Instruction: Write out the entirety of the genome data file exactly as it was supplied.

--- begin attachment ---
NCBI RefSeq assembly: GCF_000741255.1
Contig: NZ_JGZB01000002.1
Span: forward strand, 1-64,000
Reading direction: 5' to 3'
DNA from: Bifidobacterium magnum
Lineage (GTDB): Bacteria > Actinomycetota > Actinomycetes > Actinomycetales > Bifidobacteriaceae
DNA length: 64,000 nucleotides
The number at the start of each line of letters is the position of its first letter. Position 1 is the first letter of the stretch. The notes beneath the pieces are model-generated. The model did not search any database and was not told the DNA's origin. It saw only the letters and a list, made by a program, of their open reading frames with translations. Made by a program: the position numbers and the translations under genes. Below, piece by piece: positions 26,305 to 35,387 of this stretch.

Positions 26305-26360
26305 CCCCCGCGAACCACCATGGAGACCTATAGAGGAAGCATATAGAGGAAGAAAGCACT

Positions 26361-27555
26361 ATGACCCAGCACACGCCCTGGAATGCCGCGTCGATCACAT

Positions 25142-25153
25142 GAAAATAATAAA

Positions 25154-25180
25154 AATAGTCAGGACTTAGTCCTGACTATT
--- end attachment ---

NCBI RefSeq assembly: GCF_000741255.1
Contig: NZ_JGZB01000002.1
Span: forward strand, 1-64,000
Reading direction: 5' to 3'
DNA from: Bifidobacterium magnum
Lineage (GTDB): Bacteria > Actinomycetota > Actinomycetes > Actinomycetales > Bifidobacteriaceae
DNA length: 64,000 nucleotides
The number at the start of each line of letters is the position of its first letter. Position 1 is the first letter of the stretch. The notes beneath the pieces are model-generated. The model did not search any database and was not told the DNA's origin. It saw only the letters and a list, made by a program, of their open reading frames with translations. Made by a program: the position numbers and the translations under genes. Below, piece by piece: positions 26,305 to 35,387 of this stretch.

Positions 26305-26360
26305 CCCCCGCGAACCACCATGGAGACCTATAGAGGAAGCATATAGAGGAAGAAAGCACT

Positions 26361-27555
26361 ATGACCCAGCACACGCCCTGGAATGCCGCGTCGATCACAT

Positions 25142-25153
25142 GAAAATAATAAA

Positions 25154-25180
25154 AATAGTCAGGACTTAGTCCTGACTATT